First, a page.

Dinh Q. Lê: “The Scrolls: Distortion” is on exhibit at Schoshana Wayne Gallery through Dec. 23. This is the artist’s 7th solo exhibition at the gallery. “The Scrolls Distortion” is a continuation of the artist’s work dealing with memory. Previous series focused on fragmented memory or piecing together/reconciling of painful histories while this exhibit emphasizes memory as a landscape. Lê was born in Vietnam in 1968 and his family moved to the United States in 1978. He returned to Vietnam in the 1990s and currently resides in Ho Chi Minh City.
In the main gallery, Lê’s photographs, which are an incredible 164 feet long and 4 foot wide, are draped over metal cylinders that hang from the ceiling. The ends of the images pile up like waves on both sides of a white platform that sits below. The portraits are elongated and distorted; you have to look hard at times to decipher the images. It reminds me of what happens when you press Silly Putty against a Saturday morning newspaper cartoon and stretch it, only the colors of the Le’ photos are vibrant and not faded copies. Just like memories and dreams – recollection blurs, change and are harder to recall over time. Landscapes, like memories change over time as well, they shift, erode and reconstruct to form new vistas. The scale images are so immense they actually become sculpture as much as photography.
“The Scrolls Distortion” Scroll, 1968” x 50”, C-Print, 2017, Photographed by Jeff Davis
The photo rolls are filled with both Lê’s images and those taken from Hollywood films about Vietnam, a prison camp in Cambodia and portions of murals from the Cambodian Royal Palace. The images are stretched sideways, inverted and merged with other snapshots to create a collage. You can pick out sections of soldiers, upside down monks, skulls, women cloaked in hoods and other elongated building fragments (some are undecipherable). The majority of the photographs are actually unseen, furled like a sail at the base. It would be interesting to display the works using a looping conveyor belt placed against the gallery wall in order to view the hidden portions of the images.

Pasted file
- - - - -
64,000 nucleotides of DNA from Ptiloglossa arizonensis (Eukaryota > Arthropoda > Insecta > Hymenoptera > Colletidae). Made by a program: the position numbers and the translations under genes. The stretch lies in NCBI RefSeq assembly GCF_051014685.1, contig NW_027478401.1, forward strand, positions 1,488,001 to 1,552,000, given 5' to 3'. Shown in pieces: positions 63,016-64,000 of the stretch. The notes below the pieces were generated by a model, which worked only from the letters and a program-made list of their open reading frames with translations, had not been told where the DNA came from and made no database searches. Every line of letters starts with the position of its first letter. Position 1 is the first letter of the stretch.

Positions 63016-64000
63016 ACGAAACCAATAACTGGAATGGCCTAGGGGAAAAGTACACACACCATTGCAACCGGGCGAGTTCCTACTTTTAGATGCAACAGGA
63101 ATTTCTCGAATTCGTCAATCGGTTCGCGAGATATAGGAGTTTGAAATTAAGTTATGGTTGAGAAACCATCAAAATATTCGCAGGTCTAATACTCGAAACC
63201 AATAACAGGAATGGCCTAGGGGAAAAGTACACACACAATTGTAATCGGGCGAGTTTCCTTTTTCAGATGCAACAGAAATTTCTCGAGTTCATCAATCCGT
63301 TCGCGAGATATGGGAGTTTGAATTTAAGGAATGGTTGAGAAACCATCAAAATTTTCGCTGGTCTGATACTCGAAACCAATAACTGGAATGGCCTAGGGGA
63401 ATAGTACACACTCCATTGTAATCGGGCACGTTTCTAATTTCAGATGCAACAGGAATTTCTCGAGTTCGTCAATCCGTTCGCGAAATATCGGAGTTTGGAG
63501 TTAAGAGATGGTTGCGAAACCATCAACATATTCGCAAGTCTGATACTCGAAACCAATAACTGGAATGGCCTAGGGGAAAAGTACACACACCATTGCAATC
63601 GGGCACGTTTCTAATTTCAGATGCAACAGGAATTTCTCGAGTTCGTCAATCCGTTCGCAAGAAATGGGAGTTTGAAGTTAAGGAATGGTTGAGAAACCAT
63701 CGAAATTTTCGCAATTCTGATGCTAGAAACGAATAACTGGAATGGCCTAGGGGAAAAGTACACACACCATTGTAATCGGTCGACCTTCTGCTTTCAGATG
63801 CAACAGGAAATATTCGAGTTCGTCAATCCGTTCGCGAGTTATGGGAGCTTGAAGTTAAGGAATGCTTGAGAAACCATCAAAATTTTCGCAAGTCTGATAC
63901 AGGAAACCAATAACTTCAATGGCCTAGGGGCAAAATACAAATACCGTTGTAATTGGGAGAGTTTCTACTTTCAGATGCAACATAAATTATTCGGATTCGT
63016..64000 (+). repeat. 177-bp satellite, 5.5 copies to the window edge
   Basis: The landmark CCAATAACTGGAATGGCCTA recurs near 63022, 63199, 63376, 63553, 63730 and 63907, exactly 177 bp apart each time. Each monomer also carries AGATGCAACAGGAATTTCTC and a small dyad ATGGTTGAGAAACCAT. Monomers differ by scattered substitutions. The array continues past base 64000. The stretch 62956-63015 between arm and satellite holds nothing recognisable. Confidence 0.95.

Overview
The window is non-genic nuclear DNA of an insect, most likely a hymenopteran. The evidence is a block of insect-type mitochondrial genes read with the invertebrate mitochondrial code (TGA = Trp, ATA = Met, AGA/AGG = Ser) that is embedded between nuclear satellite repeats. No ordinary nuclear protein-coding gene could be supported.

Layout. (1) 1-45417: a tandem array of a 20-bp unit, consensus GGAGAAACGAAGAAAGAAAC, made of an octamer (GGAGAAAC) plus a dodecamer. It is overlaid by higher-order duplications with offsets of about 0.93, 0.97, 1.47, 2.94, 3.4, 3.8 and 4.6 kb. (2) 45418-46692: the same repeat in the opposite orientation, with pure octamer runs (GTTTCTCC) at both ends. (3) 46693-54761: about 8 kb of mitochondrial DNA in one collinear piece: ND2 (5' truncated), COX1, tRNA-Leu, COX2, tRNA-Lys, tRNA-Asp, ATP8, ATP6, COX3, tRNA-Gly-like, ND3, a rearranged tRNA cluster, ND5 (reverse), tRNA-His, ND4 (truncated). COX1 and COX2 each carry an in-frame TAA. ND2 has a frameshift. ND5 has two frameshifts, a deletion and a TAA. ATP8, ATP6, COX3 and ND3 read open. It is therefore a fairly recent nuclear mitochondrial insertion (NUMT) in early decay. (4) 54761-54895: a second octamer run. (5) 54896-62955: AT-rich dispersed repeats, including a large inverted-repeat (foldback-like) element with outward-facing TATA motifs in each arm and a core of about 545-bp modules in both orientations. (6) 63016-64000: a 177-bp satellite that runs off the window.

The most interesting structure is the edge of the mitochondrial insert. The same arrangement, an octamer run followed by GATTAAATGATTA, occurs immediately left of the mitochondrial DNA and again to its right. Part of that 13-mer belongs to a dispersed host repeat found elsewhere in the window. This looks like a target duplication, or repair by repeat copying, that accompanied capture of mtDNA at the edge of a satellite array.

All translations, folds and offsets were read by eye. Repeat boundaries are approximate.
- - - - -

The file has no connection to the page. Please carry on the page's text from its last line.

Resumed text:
“The Scrolls Distortion” Installation, photos furled on the base, Photo courtesy of Shoshana Wayne gallery.
In the second, smaller annex of the gallery five of artist’s woven works are presented. They are a merger of the Khmer Rouge’s S-21 prison and murals of a Cambodian Epic poem. These works are more approachable in terms of size and you can take in the entire picture, although like the hanging photos they are distorted. The weaving of the two images creates a sense of pixilation or digitization that requires one to step back and reform the image or try to separate the combined work into the components.
Cracked Reamaker, 2017, C-Print and linen tape, 68” x 48 7/16” x 2 7/16”. Photo courtesy Shoshana Wayne Gallery.
The Hawthorne Arts Complex is having an open studio party on Dec. 2 from 6 p.m. – 9 p.m. and Dec. 3 from 2 p.m. – 6 p.m. Don’t miss this opportunity to visit the studios of the 30 artists and see their works and studios in person. Artists include painters, photographers, ceramicist, fiber art and jewelry makers. There will be music, food and entertainment as well. Admission is free and there is ample parking on site. 13040 Cerise Avenue, Hawthorne, CA 90250. Artists will also have the opportunity to tour 40,000 square foot facility and the 50 newly constructed studios. More information about HAC is available on Facebook.
The Broad still has standby tickets available for Yayoi Kusama: Infinity Mirrors. Tickets are available every day except Mondays and the best odds are achieved by arriving VERY early on Tuesdays through Thursdays; additional hours have also been added during the holidays. The exhibit encompasses six of Kusama’s mirrored infinity rooms, kaleidoscope environments, large scale installations, key paintings, sculptures and works on paper the 1950s to the present. Please note, you have to wait in line for each individual infinity room once inside the museum and the experience lasts about 30 seconds per room (If you like waiting in lines at Disney you’ll love this!). The exhibit is travelling through seven North American museums from 2017 – 2019.
Yayoi Kusama’s Infinity Mirrored Room – “All the Eternal Love I hate for the Pumpkins”, 2016. Photographed courtesy of Ota fine Arts, Tokyo / Singapore and Victoria Miro, London.
Yayoi Kusama’s Infinity Mirrored Room – “Love Transformed into Dots”, 2007. Photographed courtesy of Ota Fine Arts, Tokyo/Singapore; Victoria Miro, London.; David Zimmer, New York.